Archive for the ‘Cisco VOIP’ Category

Text Message: Call manager is down, Love SpiceWorks

March 21, 2008 1 comment

Spiceworks ScreenshotThis particular message saved a lot of worry as I walked back to the main Dealership after getting a phone call that the phones were going crazy. This is only one of the many things my SpiceWorks server does in the run of a day.

I first found SpiceWorks while looking for an inventory management solution. During my search I had two criteria to fulfill

  1. Be able to keep track of resources over the network, taking out the human factor
  2. Free

and SpiceWorks managed to fill those two nicely with some added features. The question of how to keep your inventory up to date plagues many IT shops. SpiceWorks is just one in the large pool of asset management tools available on the market (including Micosoft SMS and LanDesk). Going the Open Source path SpiceWorks stands as a leader. An all in one Inventory and Help desk ticket oriented software, SpiceWorks works over the network polling machines and hardware using user defined options. During my original testing of SpiceWorks I was amazed on how much data was displayed from applications installed to the specifications of each system.

One of the key aspects of the system was this particular warning. Spice works is able to watch the heartbeat of a server on the network and e-mail someone if a particular action takes place (in this case it was a dead server, but it could be software installed or network printers out of toner). So I just set my cellular providers e-mail for my cellular as a user and I was set.

Here’s hoping I don’t get many more of these texts 😉

Fluke vs. Cisco VOIP: A Token Ring Story

March 20, 2008 Leave a comment

Heres an interesting one. The other day I was called away from my desk with complaints of a phone continually trying to associate with the DHCP server. I had looked at this phone before, and my previous tactic was to unplug the client PC from the phone and then let the phone associate at which point I would plug back in the client PC. This time though it wasn’t so easy. The phone just wouldnt get an IP.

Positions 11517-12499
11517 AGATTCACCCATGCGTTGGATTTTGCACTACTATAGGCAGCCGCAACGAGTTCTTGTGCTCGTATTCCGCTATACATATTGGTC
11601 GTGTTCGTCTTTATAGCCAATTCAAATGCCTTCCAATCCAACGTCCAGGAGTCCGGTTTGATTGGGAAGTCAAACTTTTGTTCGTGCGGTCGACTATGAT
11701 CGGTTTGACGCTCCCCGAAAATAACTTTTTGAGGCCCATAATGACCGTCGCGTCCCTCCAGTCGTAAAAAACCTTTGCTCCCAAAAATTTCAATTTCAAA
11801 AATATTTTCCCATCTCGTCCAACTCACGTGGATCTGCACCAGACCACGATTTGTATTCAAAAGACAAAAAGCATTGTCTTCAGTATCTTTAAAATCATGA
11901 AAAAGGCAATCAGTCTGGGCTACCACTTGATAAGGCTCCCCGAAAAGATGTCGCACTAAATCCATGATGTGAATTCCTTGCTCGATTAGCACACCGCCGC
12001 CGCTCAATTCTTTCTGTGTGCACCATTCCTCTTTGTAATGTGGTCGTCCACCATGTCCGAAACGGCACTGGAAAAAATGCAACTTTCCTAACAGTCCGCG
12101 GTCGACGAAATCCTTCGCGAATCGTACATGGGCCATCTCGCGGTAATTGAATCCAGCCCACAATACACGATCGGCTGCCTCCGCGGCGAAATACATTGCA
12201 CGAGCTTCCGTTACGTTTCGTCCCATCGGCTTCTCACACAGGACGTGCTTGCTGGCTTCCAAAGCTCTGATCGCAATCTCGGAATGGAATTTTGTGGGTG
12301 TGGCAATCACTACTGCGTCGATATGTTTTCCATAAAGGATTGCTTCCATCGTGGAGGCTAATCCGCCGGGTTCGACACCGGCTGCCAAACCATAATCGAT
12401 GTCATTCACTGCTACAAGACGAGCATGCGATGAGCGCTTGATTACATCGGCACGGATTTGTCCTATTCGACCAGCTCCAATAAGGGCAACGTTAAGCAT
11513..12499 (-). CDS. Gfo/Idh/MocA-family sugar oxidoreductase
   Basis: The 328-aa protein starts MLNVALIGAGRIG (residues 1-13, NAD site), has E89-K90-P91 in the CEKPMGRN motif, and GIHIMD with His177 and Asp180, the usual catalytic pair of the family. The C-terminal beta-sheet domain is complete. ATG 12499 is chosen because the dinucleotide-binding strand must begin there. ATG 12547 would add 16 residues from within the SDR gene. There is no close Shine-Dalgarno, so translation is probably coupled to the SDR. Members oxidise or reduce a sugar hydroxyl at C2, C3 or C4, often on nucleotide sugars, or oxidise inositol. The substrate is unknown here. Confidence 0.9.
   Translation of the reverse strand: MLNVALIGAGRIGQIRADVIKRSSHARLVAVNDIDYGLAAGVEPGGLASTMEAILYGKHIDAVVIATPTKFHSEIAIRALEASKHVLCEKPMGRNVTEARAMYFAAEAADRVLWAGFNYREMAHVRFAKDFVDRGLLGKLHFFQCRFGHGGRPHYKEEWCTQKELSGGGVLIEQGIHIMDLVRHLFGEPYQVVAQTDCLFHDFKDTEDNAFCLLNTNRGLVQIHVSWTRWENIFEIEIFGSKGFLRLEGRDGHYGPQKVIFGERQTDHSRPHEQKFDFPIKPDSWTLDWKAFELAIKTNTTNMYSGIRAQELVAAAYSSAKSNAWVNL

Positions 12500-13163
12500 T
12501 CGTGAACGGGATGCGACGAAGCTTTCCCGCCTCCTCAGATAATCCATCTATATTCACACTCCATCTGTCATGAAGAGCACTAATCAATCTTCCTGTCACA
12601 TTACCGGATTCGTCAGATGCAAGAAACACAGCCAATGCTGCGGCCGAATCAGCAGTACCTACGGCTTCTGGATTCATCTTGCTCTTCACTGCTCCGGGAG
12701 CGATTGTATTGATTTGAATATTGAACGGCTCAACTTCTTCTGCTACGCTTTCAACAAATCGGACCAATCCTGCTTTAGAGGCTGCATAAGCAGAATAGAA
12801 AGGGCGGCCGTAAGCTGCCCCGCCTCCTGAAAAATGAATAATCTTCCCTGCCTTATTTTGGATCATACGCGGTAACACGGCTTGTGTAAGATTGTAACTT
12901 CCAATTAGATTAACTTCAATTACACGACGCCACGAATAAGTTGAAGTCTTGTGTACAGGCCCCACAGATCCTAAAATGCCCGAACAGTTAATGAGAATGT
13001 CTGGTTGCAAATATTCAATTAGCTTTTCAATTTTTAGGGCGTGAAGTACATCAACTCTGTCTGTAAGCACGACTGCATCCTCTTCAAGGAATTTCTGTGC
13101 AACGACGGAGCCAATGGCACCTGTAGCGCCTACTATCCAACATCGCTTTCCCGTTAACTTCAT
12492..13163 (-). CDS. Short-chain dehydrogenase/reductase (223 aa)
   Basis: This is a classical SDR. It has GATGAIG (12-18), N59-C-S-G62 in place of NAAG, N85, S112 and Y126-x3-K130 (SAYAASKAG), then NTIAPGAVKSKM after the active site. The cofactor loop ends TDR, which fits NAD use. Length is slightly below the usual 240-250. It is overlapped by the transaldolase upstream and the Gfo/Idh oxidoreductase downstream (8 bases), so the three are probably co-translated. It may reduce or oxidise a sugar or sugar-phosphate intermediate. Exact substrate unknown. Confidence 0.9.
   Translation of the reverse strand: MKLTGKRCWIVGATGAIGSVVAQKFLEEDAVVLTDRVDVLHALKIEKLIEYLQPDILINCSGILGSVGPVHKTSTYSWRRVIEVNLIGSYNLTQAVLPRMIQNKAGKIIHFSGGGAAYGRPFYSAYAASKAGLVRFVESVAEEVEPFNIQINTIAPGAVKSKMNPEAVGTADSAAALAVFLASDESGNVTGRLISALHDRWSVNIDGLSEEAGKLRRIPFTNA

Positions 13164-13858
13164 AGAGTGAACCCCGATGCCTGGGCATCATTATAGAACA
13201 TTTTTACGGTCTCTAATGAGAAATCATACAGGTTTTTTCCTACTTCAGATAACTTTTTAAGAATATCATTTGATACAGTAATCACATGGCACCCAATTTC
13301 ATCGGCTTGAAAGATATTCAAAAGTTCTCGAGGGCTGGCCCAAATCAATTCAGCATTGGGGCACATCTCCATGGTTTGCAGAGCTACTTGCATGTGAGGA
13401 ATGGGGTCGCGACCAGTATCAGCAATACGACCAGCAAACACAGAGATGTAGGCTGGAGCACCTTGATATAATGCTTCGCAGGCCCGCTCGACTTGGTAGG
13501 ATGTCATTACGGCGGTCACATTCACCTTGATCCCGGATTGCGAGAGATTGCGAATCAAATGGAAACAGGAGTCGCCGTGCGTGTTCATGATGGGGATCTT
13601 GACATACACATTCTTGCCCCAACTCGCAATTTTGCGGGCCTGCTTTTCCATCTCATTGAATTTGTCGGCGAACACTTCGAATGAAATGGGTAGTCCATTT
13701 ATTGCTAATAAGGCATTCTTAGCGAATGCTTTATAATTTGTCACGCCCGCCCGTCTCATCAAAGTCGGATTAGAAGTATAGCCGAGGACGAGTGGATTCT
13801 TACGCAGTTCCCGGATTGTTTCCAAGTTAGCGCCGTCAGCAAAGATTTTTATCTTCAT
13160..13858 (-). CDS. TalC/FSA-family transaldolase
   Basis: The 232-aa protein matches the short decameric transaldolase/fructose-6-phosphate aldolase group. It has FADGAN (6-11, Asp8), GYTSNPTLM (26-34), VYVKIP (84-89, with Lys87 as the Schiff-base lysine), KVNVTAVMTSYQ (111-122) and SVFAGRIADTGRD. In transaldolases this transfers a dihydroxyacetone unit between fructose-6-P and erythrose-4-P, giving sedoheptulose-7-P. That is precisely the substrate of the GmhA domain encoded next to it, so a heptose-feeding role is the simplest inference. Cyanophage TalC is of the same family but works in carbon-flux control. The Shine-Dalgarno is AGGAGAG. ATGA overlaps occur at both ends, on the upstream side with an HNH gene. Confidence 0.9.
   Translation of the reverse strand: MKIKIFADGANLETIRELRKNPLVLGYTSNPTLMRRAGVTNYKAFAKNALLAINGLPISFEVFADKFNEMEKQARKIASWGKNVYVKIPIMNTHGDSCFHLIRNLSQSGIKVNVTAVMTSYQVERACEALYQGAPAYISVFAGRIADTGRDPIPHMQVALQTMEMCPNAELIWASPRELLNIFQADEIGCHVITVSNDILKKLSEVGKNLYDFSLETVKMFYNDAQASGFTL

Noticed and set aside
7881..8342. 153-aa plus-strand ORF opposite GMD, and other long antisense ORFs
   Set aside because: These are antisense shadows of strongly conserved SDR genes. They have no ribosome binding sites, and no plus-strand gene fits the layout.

Luckily I had been tracing cables when I was called away, so I happened to have my trusty Fluke LinkRunner. This little baby has been my saviour manys a time accopanied with his buddy the Pro3000 Probe. I plugged the LinkRunner into the cable from the switch and lone behold it displayed the symbol for Token Ring…. Now I know there is some old stuff kicking around the building, but I dont even think they had Token Ring at all back in the day. So I traced the cable back on the switch and moved it over one port. Everything now worked fine, but being curious I decided to put the LinkRunner on the “Client PC” Cable.

And here is where the magic was happening. The apperant “Client PC” was actually another cable run to the switch . The phone had created its own little token ring network. From what I can gather, once the phone grabbed an address, it would pass through to give a DHCP address to the client PC… which happened to be the same switch the phone was plugged into, which caused the DHCP request to bounce around like a token.

Interesting behavior, and something that could have taken hours to track down without my trusty LinkRunner